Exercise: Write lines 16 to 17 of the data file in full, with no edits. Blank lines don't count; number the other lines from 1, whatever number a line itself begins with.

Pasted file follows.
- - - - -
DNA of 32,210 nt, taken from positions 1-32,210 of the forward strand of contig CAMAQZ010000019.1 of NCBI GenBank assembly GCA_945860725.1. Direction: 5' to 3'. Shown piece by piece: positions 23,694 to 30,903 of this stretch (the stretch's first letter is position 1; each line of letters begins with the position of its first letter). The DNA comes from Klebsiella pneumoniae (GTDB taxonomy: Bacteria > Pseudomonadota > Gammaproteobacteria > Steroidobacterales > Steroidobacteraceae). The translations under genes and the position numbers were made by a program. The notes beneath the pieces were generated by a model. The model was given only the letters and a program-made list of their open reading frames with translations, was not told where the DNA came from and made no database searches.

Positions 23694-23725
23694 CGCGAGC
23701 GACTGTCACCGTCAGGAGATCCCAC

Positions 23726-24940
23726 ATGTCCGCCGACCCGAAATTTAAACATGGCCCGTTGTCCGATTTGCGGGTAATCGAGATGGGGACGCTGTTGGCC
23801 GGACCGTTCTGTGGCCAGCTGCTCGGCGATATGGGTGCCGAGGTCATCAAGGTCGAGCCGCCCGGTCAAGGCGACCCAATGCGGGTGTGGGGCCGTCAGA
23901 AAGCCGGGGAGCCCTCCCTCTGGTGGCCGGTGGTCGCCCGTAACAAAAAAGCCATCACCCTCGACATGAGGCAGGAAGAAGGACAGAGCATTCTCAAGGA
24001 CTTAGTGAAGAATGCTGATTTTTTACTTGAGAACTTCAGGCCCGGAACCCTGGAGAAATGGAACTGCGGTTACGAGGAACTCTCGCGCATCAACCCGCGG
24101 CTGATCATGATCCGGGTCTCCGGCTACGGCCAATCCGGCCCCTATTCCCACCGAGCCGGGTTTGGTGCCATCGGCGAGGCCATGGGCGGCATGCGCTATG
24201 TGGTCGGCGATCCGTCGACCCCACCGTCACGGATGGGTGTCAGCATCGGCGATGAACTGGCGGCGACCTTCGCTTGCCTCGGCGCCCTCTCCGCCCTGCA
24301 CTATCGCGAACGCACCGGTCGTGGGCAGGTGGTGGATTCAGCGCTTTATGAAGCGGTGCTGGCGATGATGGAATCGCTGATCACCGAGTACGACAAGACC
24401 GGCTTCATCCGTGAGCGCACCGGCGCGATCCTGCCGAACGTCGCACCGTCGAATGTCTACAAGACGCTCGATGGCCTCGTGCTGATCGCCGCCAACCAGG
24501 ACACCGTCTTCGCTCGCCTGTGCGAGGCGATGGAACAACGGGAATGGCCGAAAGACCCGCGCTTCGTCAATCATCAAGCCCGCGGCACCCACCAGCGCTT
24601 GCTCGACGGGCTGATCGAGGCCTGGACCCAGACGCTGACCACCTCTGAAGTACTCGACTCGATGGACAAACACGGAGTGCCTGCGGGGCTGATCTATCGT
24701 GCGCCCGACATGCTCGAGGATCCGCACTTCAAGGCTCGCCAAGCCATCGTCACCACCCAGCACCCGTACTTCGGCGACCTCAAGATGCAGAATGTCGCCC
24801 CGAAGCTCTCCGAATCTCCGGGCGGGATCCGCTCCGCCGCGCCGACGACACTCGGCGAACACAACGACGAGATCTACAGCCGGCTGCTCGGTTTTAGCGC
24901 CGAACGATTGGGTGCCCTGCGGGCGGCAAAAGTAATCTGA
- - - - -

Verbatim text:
24701 GCGCCCGACATGCTCGAGGATCCGCACTTCAAGGCTCGCCAAGCCATCGTCACCACCCAGCACCCGTACTTCGGCGACCTCAAGATGCAGAATGTCGCCC
24801 CGAAGCTCTCCGAATCTCCGGGCGGGATCCGCTCCGCCGCGCCGACGACACTCGGCGAACACAACGACGAGATCTACAGCCGGCTGCTCGGTTTTAGCGC